Aru lets Team Sky attack as he focuses on defending yellow jersey

'I don't know how Sky will handle Landa, that's for them to decide,' says current race leader

Fabio Aru (Astana) was left isolated and lost key teammate Jakob Fuglsang during his first day in the yellow jersey, but he was able to defend his race lead with apparent ease as the Tour de France headed out of the Pyrenees.

The short 101-kilometre stage to Foix blew up as expected, but Aru stayed protected on the wheels as Team Sky sent Mikel Landa up the road with Alberto Contador (Trek-Segafredo) and then Chris Froome tried some late accelerations on the step Mur de Peguere. While the likes of Dan Martin (Quick-Step Floors) and Simon Yates (Orica-Scott) set off in pursuit of Landa and Nairo Quintana (Movistar), Aru cruised into Foix, and finished ninth, on Froome's wheel.

Aru still leads the Kenyan-born Briton by six seconds, with Romain Bardet (AG2R-La Mondiale) third at 25 seconds and Rigoberto Uran (Cannondale-Drapac) fourth at 35 seconds. Landa gained 1:46 and so moves up to fifth overall at 1:09.

"From the spectators' point of view it was very exciting, but I stayed calm in spite of the attacks," Aru explained, again tucking into a hefty portion of rice and almonds during his post-stage press conference.

"My teammates have fallen, some are injured, and that's why I was alone. The next few days will be better for them. I know what's important when it comes to getting to the end of each evening.

"Losing Jakob Fuglsang is a big loss but it was too difficult for him to carry on. I just hope he will recover quickly. He was really important for me in the mountains and he has a great deal of experience. We'll miss him."

Aru didn't seem worried by Team Sky's aggressive tactics on the three climbs of the day. Landa came close to being race leader on the road, but Aru sat back and let other riders lead the chase. He also took advantage of Team Sky working to chase several attacks and consequently their own rider on the final descent and valley road to Foix.

"I wasn't nervous, even though I knew that Landa would be trying to get back into the game. I can only compliment him," Aru said, refusing to blink as mind games became as important as every second in the overall classification.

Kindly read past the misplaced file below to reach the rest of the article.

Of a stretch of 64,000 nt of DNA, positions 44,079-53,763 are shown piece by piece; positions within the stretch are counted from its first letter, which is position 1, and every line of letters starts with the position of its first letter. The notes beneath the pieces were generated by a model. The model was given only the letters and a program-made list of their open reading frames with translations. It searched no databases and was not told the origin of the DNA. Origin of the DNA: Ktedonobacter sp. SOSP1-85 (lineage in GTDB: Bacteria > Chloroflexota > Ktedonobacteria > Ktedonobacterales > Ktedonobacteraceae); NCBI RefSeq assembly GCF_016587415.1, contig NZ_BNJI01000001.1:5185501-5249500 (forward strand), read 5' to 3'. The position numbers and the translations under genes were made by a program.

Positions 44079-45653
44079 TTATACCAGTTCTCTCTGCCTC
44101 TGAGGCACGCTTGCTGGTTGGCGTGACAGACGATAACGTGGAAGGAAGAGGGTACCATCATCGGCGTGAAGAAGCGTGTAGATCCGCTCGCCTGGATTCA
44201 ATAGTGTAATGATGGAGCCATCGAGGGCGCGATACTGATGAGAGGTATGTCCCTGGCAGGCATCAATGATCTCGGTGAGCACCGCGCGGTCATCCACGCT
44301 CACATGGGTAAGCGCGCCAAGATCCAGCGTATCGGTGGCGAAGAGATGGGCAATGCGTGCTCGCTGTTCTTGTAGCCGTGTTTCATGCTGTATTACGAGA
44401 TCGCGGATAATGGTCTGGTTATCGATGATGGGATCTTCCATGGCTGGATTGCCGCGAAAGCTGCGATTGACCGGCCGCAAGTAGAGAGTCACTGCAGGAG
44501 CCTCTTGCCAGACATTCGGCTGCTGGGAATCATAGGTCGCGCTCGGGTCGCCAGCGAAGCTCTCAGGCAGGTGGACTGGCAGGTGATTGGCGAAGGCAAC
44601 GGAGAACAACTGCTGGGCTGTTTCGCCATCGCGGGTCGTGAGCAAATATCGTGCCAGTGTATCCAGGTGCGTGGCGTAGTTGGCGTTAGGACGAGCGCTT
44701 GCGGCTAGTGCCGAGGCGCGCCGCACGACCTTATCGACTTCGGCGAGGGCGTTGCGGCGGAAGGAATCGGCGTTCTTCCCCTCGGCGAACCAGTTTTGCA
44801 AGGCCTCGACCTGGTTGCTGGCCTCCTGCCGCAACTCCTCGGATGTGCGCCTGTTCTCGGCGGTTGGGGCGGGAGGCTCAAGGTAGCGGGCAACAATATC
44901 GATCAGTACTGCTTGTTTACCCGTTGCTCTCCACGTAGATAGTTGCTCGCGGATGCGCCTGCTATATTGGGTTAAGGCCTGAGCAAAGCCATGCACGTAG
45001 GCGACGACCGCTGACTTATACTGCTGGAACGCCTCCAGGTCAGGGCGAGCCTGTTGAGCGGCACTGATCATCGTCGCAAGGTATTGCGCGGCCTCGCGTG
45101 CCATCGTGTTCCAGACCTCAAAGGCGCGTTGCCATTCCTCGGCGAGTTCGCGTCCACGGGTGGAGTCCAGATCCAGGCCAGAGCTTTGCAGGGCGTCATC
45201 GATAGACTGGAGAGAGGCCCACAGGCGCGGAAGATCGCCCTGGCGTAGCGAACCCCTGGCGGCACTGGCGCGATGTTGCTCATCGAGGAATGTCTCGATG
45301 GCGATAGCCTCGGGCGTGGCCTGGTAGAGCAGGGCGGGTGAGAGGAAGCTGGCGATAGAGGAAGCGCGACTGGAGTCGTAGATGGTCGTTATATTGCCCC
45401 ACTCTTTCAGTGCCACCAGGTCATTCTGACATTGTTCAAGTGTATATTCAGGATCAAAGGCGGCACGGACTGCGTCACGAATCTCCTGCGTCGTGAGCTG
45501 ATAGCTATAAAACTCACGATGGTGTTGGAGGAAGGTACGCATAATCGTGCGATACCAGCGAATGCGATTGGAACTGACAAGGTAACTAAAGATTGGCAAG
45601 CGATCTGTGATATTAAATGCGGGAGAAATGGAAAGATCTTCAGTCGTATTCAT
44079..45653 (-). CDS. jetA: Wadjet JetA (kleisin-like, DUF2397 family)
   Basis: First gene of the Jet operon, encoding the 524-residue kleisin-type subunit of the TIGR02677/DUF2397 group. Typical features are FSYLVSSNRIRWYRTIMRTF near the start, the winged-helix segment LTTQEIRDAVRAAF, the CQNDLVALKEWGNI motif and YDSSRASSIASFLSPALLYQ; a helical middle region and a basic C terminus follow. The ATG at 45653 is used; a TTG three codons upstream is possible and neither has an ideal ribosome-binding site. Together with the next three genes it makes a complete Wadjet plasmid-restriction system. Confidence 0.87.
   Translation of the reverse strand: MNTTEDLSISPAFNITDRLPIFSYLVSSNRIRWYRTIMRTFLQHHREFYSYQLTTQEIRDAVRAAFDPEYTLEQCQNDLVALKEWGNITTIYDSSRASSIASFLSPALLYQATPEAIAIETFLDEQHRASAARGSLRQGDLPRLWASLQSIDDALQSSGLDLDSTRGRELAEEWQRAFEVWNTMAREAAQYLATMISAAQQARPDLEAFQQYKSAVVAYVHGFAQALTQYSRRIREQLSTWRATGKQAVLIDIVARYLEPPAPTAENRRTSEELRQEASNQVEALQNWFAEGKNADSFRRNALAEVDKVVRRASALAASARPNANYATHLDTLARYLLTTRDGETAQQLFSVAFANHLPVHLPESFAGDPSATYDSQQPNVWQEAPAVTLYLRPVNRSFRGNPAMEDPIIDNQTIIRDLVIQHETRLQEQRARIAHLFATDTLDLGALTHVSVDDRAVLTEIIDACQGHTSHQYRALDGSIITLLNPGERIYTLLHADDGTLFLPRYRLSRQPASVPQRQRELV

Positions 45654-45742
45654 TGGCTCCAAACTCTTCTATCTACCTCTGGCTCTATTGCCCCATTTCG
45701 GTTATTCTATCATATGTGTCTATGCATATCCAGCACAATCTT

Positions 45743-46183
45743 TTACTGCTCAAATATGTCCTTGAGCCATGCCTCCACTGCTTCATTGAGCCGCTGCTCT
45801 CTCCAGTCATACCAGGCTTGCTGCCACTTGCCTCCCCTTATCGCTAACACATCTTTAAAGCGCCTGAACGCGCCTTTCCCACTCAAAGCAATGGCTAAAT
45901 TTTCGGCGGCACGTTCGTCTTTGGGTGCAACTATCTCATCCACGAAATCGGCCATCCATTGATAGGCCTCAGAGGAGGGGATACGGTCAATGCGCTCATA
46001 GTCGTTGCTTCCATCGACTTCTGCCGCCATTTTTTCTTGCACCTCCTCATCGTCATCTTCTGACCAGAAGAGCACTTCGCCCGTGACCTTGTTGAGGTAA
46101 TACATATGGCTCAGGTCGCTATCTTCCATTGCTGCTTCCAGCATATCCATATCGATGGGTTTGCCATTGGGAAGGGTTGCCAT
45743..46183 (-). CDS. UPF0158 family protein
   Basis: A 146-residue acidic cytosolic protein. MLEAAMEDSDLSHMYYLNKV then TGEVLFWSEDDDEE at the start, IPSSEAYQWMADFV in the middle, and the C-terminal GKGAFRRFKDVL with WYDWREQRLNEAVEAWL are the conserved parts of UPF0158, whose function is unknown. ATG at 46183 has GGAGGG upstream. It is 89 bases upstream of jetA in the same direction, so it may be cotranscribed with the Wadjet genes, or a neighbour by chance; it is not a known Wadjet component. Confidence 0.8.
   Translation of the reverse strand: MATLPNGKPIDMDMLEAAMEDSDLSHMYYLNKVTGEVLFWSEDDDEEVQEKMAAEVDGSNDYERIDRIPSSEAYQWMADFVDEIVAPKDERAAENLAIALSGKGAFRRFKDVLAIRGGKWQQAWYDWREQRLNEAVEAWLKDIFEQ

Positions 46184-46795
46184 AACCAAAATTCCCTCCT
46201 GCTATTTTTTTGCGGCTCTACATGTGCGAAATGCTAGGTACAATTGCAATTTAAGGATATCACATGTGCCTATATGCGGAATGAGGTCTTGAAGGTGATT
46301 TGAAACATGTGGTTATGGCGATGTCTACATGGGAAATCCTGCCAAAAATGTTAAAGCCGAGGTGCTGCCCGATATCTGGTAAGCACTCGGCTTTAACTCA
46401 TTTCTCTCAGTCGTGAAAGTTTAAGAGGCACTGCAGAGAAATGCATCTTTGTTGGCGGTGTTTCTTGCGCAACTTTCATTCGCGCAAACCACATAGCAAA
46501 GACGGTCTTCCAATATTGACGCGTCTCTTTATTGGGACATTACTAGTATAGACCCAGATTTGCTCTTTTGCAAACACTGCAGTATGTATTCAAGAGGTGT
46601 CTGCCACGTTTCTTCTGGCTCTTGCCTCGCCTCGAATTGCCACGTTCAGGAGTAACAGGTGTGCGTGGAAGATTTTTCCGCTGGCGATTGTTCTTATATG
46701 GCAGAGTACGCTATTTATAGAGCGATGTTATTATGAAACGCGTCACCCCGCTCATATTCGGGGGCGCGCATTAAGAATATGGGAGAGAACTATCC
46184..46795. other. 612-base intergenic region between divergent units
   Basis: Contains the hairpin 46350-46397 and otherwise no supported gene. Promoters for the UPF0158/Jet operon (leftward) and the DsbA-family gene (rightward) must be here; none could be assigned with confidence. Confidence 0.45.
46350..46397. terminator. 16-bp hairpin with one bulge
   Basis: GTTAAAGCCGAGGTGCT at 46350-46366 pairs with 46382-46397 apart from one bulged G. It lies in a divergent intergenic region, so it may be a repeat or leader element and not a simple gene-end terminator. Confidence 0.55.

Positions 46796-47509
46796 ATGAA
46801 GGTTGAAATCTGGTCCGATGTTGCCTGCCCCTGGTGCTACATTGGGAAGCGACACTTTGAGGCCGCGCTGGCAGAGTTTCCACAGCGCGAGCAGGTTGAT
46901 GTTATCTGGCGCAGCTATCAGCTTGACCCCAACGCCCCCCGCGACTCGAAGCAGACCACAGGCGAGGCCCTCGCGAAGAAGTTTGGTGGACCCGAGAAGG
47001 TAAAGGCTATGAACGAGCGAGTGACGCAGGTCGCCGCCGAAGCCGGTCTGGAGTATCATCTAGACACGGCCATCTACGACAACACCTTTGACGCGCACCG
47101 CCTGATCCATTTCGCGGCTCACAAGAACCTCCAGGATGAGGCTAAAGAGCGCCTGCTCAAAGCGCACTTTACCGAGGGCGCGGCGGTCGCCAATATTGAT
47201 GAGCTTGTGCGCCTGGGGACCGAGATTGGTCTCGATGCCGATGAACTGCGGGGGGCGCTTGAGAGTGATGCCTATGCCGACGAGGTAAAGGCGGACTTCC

"It's another day down. I came through the stage as calmly as possible. I was waiting for attacks from all my rivals but I concentrated on the riders who were closer to me overall. It was difficult to go after everybody but I think it worked out well.

"Froome is one of my big rivals, as are all the riders in the top four, because we're so close. I thought Froome would try something over the top of the final climb and again on the descent. He did but I was always trying to follow him."

Team Sky's tactics sparked lots of debate, even in the peloton. Landa is now a possible overall contender.

"I know Mikel, it was a bit of a strange attack and stage because he was three minutes back. As a result he had more room for manoeuvre. I don't know how Team Sky will handle Landa now but that's their problem. We'll worry about later in the Tour."

Aru wore the yellow jersey on Bastille Day, as everyone in France celebrated their national unity and national pride. For now, France does not seem to have warmed to the Sardinian, with the L'Equipe newspaper putting their only story on him on page seven.

Aru shrugged off the Gallic snub with his own putdown. "I don't have the time to look at the papers," he said. "There are a lot of fans on the roadside, real fans that love cycling. Even my teammates have noticed that the fans are supporting me here in France."

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